Although Gerald Ford is most remembered for his tenure as president, his legacy does not stop there. The only president to hail from this state and to be a University alum, Ford was a star football player who was voted most valuable player by his teammates in his final year.

Angela Cesere

Following his service in World War II, he overcame impossible odds to win his first House election. He soon became the right’s voice of reason, and he gained influence on both sides of the aisle as House Minority Leader. His congressional record was defined not by bills written but by compromises made. His appointment to the vice presidency was a testament to the immense respect Ford had from his colleagues; no one else could have won a speedy confirmation in that bitterly divided Congress.

Nevertheless, in his few years in the White House, no action stands out more than his pardon of Richard Nixon. Although history has looked on the decision more kindly than the nation did in 1974, the pardon remains a mistake that denied Americans closure on Watergate while setting the unfortunate precedent of arbitrary presidential pardons. Government should always be held accountable, and Ford miscalculated the full scope of his well-intentioned action.

Even in pardoning Nixon, however, Ford exuded the one quality that defined his political career – acting independently to do what he thought was right. That Ford’s intentions in granting the pardon were honorable was proven by his willingness to testify before Congress under oath about the pardon. He became the only sitting president ever to do so, living up to his promise of bringing about a more open presidency.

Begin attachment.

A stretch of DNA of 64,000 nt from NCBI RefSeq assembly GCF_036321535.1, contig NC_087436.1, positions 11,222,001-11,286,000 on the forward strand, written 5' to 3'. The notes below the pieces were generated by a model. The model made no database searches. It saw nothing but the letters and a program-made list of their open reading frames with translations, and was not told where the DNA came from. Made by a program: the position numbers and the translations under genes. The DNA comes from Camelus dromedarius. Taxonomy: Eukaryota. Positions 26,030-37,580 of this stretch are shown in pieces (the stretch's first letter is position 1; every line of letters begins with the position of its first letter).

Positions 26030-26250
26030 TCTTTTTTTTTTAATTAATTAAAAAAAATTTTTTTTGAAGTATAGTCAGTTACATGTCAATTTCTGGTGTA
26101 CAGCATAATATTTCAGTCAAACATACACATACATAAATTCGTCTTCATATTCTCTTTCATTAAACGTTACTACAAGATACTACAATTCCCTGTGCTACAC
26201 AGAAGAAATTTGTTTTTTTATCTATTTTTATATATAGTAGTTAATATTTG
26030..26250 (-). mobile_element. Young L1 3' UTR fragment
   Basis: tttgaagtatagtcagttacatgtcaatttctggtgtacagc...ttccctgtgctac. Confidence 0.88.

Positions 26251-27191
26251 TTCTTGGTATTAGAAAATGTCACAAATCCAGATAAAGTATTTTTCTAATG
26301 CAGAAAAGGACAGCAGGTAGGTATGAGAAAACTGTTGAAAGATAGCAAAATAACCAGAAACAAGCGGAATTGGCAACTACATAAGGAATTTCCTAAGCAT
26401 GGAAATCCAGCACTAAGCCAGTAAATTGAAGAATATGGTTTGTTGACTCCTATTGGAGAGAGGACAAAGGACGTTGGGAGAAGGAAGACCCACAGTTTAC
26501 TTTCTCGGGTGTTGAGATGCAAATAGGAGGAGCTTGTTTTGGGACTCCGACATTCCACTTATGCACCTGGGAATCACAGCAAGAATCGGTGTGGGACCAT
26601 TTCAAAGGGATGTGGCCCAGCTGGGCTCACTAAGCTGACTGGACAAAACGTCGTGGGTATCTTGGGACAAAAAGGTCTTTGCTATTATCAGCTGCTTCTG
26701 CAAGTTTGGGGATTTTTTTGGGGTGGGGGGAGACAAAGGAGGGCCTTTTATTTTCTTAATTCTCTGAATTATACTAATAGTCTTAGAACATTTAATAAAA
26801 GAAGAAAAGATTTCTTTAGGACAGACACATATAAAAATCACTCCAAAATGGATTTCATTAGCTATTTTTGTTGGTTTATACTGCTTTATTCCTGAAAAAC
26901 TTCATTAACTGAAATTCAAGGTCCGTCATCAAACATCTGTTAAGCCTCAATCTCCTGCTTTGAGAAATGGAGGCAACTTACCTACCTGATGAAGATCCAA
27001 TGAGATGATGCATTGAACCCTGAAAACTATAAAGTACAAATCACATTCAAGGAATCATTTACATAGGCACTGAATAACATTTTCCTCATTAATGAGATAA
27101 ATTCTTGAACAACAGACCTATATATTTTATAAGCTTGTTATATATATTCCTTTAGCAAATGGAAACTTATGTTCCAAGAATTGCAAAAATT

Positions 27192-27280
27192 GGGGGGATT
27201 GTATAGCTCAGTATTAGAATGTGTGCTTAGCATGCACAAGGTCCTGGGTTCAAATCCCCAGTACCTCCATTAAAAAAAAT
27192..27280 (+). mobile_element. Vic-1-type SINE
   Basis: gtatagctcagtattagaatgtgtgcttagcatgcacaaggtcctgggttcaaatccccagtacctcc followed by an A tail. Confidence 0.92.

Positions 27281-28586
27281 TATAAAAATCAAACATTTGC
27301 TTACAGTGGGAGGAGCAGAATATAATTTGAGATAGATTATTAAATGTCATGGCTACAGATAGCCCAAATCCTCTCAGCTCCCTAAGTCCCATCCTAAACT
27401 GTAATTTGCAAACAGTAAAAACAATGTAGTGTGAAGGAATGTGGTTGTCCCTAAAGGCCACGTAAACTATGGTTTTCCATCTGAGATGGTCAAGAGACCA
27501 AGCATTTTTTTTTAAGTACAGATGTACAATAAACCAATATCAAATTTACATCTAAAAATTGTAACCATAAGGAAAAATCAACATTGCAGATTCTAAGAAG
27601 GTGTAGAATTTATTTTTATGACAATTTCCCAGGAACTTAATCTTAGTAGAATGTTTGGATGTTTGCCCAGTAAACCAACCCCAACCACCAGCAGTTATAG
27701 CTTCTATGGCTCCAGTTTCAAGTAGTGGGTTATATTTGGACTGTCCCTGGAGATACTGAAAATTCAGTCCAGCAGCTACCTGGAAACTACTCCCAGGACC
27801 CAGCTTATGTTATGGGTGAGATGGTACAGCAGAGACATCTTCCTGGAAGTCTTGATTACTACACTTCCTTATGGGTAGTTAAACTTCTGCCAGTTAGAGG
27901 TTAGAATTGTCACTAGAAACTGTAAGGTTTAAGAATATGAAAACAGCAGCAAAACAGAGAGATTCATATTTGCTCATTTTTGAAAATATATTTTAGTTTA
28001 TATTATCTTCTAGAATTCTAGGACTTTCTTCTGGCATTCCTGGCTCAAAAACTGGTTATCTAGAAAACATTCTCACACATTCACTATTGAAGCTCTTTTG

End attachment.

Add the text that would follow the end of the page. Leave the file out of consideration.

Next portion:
Ford was president in an especially difficult era in American history. Civil rights legislation was still violently contested in much of the country, the nightmare of Vietnam left citizens disillusioned with their government and the Watergate scandal had done seemingly irreparable damage to the nation’s highest office. In the harshest of times, Ford promoted unity and reconciliation. He granted conditional pardons to Vietnam-era draft dodgers, laying the foundation for an unconditional pardon from President Jimmy Carter.

A liberal on issues of race and a member of the NAACP, Ford was an outspoken supporter of affirmative action. In a New York Times op-ed article published in 1999, Ford supported the University’s quest to maintain its affirmative action policies and build a diverse student body: “I don’t want future college students to suffer the cultural and social impoverishment that afflicted my generation,” he wrote.

Later in his life, Ford advocated full rights for gays, becoming the highest ranking Republican before or since to do so. However, the one contribution liberals should most remember him for is his nomination of Justice John Paul Stevens to the U.S. Supreme Court based on his qualifications rather than his ideological leanings. Today, Stevens is the anchor of the dwindling liberal wing of the court, and we can only imagine what the court – not to mention the country – would be without him

Ford’s legacy, both in Congress and in the White House, was of checking government power and trying to mediate disputes. Despite his mistakes in handling the aftermath of Watergate, Ford’s service to his country in politics and in war is commendable. He was one of the few true moderates who could draw support from both sides of the aisle when he voiced his opinions. For being his own man in politics, his legacy will be one of respect.

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